Brown Eggs and Jam Jars
Published: February 2015
I still remember the first time I visited Aimée Wimbush-Bourque’s pretty white and green home in a Montreal suburb, only a ten-minute drive from our house. In a move that surprised even her, Aimée had invited a group of “virtual friends” for a dessert get-together on a balmy summer night. My schedule all week had been so horrendous that I worked all through Saturday and had to drop by my favourite bakery on the way. I was the only guest who hadn’t baked her offering from scratch. In fact, as we were introduced around, many had prepared 2-3 types of bars, cookies and whatnots. Aimée herself, a trained chef and homesteading queen who can literally cook for a party of 70 people — my worst nightmare, let’s face it —, had baked multiple desserts. Despite truly indulgent smiles all around, as I handed over my store-bought lemon tart, it felt like the foodie equivalent of the walk of shame.
Fast-forward a couple of years. Aimée and I were invited by Cavalia to a special presentation of their new Odysseo show. As we sat around a low table in the restaurant lounge with her husband Danny and my son, Aimée leaned over and announced almost matter-of-fact that she had just signed her first two-book deal with Penguin books. I couldn’t have been more thrilled for her. Through Twitter and Facebook, like so many fans of her award-winning Simple Bites blog (she also blogs for Jamie Oliver, no less), I followed the making of the first book that’s just landed in bookstores.
Brown Eggs and Jam Jars is everything I imagined the book would be, and more. With her usual generosity, Aimée lets readers into her home and life, turning the book into an extension of the blog. Photographers Tim and Angela Chin follow her family and friends through the season, as she introduces us to seasonal cooking and entertaining, from sugaring off in the spring to cookie swaps at Christmas. Along the way, she shares her values and tips on how to talk to your kids about meat (yes, animals are raised and culled to feed us), how to prepare their own lunchbox, help in the kitchen or take care of the family garden. She also provides multiple primers on homesteading topics that run the gamut from building a greener kitchen to raising backyard chickens, tapping that maple tree in back of the house, composting and canning, or building raised garden beds. Word to the wise, you may start examining that backyard of yours to figure out where that fire pit could fit in, bylaws permitting. Usually interested in my newest cookbooks, Monsieur has been keeping away from this one, as if he fears the havoc to his to-do list of weekend chores. He’s not wrong.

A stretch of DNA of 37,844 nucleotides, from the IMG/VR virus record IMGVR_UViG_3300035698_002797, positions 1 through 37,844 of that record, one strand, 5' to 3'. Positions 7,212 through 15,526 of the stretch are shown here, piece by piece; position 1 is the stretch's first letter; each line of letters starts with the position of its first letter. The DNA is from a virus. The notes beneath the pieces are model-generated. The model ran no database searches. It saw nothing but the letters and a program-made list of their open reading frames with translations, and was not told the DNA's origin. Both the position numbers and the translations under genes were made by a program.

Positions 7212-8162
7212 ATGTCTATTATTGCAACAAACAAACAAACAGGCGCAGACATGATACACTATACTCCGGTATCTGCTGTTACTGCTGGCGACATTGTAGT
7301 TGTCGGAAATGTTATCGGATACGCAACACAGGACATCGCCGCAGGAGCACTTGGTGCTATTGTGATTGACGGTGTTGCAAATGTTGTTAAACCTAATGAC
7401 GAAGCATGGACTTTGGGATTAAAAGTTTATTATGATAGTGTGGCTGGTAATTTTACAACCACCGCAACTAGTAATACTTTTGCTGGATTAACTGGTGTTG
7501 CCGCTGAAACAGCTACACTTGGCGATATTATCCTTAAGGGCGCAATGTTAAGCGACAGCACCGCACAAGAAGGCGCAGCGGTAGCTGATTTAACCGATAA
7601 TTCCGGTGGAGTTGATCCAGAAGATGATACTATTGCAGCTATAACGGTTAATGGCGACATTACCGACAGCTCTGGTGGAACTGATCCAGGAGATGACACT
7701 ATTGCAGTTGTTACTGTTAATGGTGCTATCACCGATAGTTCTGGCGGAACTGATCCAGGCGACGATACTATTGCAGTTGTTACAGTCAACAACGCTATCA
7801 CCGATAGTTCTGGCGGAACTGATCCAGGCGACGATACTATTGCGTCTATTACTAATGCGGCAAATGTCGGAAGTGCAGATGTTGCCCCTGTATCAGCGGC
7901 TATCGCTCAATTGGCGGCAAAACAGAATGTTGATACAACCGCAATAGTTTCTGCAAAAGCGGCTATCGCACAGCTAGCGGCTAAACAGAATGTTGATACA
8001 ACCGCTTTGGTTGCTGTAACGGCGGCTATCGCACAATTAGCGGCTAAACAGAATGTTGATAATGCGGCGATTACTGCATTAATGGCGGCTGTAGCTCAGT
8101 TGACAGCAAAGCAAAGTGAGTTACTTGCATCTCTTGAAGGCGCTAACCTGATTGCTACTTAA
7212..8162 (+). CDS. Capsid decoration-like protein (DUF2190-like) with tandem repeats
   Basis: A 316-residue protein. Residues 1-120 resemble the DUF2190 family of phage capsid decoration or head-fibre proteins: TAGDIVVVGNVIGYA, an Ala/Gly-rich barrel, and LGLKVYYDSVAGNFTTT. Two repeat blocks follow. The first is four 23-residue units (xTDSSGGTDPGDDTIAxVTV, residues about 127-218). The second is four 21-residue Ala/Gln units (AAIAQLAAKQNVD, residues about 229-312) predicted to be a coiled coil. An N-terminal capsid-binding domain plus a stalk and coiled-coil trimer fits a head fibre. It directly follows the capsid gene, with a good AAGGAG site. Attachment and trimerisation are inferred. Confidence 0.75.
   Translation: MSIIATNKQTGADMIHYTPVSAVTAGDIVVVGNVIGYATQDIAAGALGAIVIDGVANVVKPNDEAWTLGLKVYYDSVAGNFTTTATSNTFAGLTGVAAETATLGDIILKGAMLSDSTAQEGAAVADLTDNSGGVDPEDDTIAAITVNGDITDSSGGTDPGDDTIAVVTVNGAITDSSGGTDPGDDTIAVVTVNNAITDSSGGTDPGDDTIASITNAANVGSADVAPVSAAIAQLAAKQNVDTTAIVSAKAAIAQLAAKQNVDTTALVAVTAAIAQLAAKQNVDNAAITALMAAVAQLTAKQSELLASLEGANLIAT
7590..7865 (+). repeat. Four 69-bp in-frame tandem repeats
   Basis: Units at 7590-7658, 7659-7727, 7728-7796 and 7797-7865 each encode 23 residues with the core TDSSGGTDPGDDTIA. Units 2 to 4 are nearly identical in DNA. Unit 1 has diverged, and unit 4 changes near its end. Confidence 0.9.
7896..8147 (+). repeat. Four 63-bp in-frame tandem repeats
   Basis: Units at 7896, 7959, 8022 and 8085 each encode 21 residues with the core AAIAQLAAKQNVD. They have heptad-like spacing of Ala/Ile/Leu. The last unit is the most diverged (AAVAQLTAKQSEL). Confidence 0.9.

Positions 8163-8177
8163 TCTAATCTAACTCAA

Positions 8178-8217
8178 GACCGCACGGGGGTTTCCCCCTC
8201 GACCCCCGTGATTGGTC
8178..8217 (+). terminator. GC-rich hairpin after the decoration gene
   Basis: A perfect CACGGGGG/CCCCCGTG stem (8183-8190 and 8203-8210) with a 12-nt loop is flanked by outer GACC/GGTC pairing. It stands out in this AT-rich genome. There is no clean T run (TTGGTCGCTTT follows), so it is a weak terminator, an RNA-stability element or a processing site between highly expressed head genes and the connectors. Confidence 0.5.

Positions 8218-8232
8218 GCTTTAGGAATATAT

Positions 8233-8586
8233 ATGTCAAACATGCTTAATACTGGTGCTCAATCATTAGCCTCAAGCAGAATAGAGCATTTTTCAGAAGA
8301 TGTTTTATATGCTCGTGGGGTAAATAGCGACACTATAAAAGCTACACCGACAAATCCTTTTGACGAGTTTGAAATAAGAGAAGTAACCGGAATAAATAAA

Of course, central to the book are the recipes, simple, family-focused and, as one would expect, featured according to seasons. In the Spring, Aimée offers her favourite recipes for sugaring off and picnics. In the summer, she takes us to the backyard for some Grilling 101 classics. Autumn turns her kitchen into Jam Jar Central, a harvesting hub where comfort foods reign supreme. And for Christmas, she encourages us to cookie swap, batch cook and gather around the family table for traditional Sunday dinners.
Through it all, maple is given pride of place while familiar recipes get a fresh twist. Hot chocolate goes back to its Mexican roots, picnic sandwiches take inspiration from Vietnamese Banh mi, and pumpkin seeds dress up in trendy sriracha. There’s a sense of trust, tried and true, that emanates from the recipes, which any parent will understand and take comfort in. So while my groaning bookcases proffer the likes of David Thompson’s Thai Food or The Pigeon, books which challenge and intrigue but which I’ve never actually cooked from, I already know that Brown Eggs and Jam Jars will be the one going into regular rotation. To my family’s guaranteed gratefulness, needless to say.
As usual, I’ve cooked the book to put it to the test. Click below to link through to the two recipes that graced our family table, picked from the Fall-Winter section of the book, in true seasonal cooking fashion of course.
To buy the book from Amazon Canada: